Restaurant Briefing: Raising Menu Prices

Promote Your Business Restaurant Industry By American Express January 14, 2015

Increasing menu prices is something restaurateurs attempt to avoid, but with the rising costs of doing business, more are faced with the prospect. Like most, Richard Coraine, Senior Managing Partner – Business Development and Consulting, Union Square Hospitality Group, hq New York, NY, believes in raising prices only when absolutely necessary – when increased costs threaten to reduce profitability. “There’s really no better or worse time to raise prices – and there’s no easy formula that fits all operators,” says Joe Erickson, VP, RestaurantOwner.com. “The only certainty is that continually increasing operating costs will eventually force restaurants to raise menu prices. The silver lining is that most of the dining public is accustomed to price increases because they see them in other parts of their lives.” Higher prices may be a reality for consumers, but it’s still important to proceed with caution and a plan. Some advice:

“Menu pricing is an art, not a science,” says Gregg Rapp, Menu Engineer. “I don’t believe there is a magic formula.” Joe agrees, adding that many operators make the mistake of setting prices according to a predetermined formula without giving due consideration to their operating environments. A formula can be used as a guideline, he adds, but “the reality is that all pricing is customer driven, based on the combination of the appeal and value perception to each customer.” He says that customers don’t care how you calculate the prices on your menu; they only care if they believe your menu items are worth what you are asking. “The optimum price point you should be seeking is the price your guests are willing to pay for what you offer.” Joe adds that experienced operators know price is not the only factor in a customer’s decision whether to patronize an establishment. He says that things such as cleanliness, customer service, music and lighting, location, uniqueness of menu, and crowd buzz typically play a more important role in dining decisions than price alone. “But each of these factors does influence the price/value perception and must be taken into consideration when determining a pricing strategy, especially when raising prices.”

When it comes to raising prices, both Gregg and Joe believe that doing so across-the-board is the lazy way out. “Operators should increase prices item by item, and the place to start is with those that are higher than average in both profit and sales,” Gregg advises. “Typically, if you increase prices for these items you won’t see a drop in sales, as they are not usually price sensitive.” He cautions that, regardless of how popular a dish may be, there is a price point that will turn customers away. “If you raise the prices on items that are lower in profit and have higher-than-average sales, guests will likely leave and hunt for them down the street.” For Richard, the ultimate litmus test for price increases is sales. “Keep a close eye on sales numbers. If you have fewer sales of an item when the price has gone up, then there’s price sensitivity. There’s a perceived value of what people think something should cost at your restaurant and you need to stay within that. Monitoring responses to price increases will help you find the ‘sweet spot’ and it’s part of the art of menu pricing.”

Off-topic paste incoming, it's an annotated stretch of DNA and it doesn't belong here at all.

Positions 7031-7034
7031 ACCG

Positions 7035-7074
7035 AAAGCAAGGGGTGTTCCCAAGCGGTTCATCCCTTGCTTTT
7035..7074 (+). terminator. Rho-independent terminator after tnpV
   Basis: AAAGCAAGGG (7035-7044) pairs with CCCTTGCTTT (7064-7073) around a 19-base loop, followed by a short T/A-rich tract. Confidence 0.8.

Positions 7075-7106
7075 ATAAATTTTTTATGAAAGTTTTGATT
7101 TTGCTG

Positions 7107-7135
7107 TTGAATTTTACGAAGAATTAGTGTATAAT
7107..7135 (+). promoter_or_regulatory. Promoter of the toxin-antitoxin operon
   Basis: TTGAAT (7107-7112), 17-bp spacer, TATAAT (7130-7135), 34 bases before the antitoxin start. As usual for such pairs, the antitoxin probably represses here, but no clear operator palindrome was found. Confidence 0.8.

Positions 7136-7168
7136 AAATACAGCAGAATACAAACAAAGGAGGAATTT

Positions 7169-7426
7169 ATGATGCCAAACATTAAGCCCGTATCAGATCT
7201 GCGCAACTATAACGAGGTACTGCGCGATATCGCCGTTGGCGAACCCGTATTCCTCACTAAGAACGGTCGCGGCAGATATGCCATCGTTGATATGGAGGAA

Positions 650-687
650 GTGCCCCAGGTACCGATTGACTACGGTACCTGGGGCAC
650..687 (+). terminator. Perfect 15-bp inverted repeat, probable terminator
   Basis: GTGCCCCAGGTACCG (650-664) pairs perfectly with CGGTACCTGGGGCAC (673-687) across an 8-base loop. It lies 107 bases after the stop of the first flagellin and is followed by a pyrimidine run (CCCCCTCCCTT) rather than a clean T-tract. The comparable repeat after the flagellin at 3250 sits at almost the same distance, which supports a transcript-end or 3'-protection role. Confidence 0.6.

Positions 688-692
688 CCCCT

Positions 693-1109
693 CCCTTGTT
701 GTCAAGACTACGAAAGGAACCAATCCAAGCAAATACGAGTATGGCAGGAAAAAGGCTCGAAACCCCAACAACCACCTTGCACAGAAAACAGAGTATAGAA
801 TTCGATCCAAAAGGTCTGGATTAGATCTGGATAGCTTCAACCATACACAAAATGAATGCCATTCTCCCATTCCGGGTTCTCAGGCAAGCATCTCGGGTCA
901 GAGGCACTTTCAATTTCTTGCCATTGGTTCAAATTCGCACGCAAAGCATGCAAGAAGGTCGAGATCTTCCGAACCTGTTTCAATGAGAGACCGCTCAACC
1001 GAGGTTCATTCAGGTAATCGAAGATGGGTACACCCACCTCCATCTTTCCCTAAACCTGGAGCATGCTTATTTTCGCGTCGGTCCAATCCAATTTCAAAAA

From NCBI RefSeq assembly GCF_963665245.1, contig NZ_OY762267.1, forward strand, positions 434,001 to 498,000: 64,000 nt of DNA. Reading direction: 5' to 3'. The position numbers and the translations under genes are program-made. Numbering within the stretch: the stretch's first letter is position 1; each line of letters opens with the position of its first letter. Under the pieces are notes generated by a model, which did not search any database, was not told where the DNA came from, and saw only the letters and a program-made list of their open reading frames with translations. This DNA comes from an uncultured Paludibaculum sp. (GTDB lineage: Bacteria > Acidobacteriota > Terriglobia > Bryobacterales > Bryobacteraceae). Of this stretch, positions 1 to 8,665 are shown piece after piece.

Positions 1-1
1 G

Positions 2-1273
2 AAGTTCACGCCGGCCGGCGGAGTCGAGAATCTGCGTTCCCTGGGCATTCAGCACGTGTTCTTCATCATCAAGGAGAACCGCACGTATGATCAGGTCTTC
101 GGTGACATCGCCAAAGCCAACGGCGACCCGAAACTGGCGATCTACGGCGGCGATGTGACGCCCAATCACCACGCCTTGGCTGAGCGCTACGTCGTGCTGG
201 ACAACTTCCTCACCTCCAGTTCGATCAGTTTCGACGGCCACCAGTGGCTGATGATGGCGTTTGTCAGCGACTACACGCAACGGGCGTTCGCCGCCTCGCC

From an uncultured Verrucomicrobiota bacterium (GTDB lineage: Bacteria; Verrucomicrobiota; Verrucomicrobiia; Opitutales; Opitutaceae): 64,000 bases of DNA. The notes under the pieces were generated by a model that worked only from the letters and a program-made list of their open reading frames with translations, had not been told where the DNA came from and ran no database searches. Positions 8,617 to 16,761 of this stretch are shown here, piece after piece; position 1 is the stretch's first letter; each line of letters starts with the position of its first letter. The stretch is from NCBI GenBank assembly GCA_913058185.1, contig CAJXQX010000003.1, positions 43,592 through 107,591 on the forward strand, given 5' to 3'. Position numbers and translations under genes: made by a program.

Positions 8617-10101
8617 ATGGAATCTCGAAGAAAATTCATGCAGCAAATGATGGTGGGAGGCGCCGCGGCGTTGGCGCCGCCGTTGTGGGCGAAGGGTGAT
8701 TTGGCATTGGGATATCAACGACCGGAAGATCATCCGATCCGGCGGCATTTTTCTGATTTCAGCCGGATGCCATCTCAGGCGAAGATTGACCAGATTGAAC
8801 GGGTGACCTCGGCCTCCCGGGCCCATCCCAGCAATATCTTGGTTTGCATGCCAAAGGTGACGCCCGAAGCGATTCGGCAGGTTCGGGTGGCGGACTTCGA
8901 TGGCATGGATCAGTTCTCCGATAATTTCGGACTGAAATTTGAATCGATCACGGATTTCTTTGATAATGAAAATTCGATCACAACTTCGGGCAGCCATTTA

In order to be armed with accurate information before changing prices, Joe says it’s important to cost out each item on the menu (calculating the total cost ingredients in every dish). He adds that when raising prices it’s key to stay within the price range of your menu’s structure. “You need to know the cause and effect of everything as you change prices on your menu, including their relationship to other menu items. You don’t want to have some priced so high that they become isolated.” In contemplating price increases, Joe and Richard both recommend checking out what your competitors are charging. That said, Richard adds that he doesn’t advocate raising prices just because a competitor’s are higher. “I’m not a follower, we have to do what’s right for our restaurants.”

Joe advises that one of the most effective strategies to mitigate the impact of price increases is to periodically change the menu, rotating in new dishes. “I’m a big believer that restaurants should change menus and, as a result, menu pricing several times a year.” Richard says, “We are always looking to add new items to our menus anyway – that’s what keeps our restaurants vital. We’ve also found that specials are a decent way to test price sensitivity and viability of new dishes.”